Teaching Philosophy Statement
To complete the AT Program, you are required to write a teaching philosophy statement. To fulfill this task, you will need to:
- Write your own teaching philosophy statement (see below);
- Submit your teaching philosophy to a faculty member in your department for feedback, along with the Teaching Philosophy Faculty Verification form.
- Once you receive feedback from your designated faculty member, submit the following items electronically to email@example.com:
- 1. your original draft;
- 2. faculty comments on the original draft;
- 3. your revised draft; and
- 4. the signed Faculty Verification form.
- Receive feedback from CNDLS; and
- If necessary, revise and resubmit final version to CNDLS.
Your teaching philosophy statement must be submitted first to a faculty member in your department and then to CNDLS for review. After review, CNDLS will provide feedback and you will be notified if any changes are required. Remember that if graduating, you are required to submit all teaching task materials no later than the final deadline of your graduating semester (see Submission Schedule).
Suggestions and Expectations
A teaching philosophy statement is a short narrative (usually two pages or less) that includes reflective commentaries focused on particular teaching episodes. Your teaching philosophy statement should create a coherent picture of your classroom teaching practice. A teaching philosophy statement often includes your conception of teaching and learning, a description of how you teach, and justification for why you teach that way (in particular, you ought to think in terms of evidence). You should draw on concrete examples from your time as a teacher or as a student.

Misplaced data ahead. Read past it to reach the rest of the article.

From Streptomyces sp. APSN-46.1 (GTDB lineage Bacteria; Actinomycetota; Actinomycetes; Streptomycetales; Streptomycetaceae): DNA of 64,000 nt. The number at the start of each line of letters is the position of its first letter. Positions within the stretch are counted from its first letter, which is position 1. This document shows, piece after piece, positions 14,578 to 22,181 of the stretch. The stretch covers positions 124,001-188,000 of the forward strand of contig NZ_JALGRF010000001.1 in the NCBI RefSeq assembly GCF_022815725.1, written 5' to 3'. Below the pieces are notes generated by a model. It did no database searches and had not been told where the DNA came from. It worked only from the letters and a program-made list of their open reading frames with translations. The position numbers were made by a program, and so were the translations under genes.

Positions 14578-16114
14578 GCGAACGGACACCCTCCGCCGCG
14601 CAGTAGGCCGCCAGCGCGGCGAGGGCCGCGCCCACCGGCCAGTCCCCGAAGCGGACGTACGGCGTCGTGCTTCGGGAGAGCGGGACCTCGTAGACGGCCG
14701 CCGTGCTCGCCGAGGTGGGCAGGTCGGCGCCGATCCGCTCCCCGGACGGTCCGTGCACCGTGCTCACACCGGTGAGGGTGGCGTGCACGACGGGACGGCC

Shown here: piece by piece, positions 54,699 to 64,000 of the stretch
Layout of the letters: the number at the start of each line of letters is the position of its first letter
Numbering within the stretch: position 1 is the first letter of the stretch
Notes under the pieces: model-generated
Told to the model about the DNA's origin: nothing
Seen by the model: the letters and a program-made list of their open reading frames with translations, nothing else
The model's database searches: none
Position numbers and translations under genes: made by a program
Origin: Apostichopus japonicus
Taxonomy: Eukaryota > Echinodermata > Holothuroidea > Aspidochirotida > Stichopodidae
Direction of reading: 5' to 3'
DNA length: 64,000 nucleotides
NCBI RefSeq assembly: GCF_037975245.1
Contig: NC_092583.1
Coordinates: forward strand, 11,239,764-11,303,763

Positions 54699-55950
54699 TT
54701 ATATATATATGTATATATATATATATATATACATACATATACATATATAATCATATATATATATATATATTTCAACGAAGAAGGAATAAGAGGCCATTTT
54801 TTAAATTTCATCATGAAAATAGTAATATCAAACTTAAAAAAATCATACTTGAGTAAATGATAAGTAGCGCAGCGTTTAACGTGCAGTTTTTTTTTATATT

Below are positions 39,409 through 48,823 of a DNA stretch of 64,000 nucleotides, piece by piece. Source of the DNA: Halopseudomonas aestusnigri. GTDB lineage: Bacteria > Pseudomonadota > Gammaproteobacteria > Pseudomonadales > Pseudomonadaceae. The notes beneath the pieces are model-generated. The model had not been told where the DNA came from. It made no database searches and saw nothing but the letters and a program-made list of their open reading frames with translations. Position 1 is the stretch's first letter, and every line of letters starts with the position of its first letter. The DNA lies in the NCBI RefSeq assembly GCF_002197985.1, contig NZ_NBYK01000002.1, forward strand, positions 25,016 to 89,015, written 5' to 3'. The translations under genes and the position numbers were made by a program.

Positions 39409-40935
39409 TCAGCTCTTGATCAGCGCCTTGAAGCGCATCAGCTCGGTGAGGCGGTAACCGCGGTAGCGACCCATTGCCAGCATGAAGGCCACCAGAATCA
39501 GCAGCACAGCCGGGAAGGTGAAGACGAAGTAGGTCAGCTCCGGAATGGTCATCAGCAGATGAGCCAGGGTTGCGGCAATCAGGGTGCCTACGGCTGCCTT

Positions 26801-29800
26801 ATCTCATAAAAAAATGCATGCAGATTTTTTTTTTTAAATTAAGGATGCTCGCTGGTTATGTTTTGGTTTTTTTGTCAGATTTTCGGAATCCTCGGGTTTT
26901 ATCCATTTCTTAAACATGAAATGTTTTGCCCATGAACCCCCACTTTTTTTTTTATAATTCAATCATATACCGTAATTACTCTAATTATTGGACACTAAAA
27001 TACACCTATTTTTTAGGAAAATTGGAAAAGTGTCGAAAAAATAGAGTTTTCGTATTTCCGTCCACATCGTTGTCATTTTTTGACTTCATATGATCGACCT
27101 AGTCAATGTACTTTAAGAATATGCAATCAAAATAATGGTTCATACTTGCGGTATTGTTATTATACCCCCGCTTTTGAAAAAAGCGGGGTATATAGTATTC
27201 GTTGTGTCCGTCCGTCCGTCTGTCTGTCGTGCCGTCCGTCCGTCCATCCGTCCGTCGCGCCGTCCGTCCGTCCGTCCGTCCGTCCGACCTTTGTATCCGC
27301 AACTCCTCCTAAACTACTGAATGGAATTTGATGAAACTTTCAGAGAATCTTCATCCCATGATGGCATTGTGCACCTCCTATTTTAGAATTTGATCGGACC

The core AT workshop "The Teaching Portfolio" will be helpful to you as you design the required teaching philosophy statement and optional teaching portfolio. In addition, we strongly encourage you to consult this page from Cornell on teaching philosophies while preparing your statement.
Please see our "Resources" page for ideas for composing your teaching philosophy statement, or for thoughts on how to put together a teaching portfolio.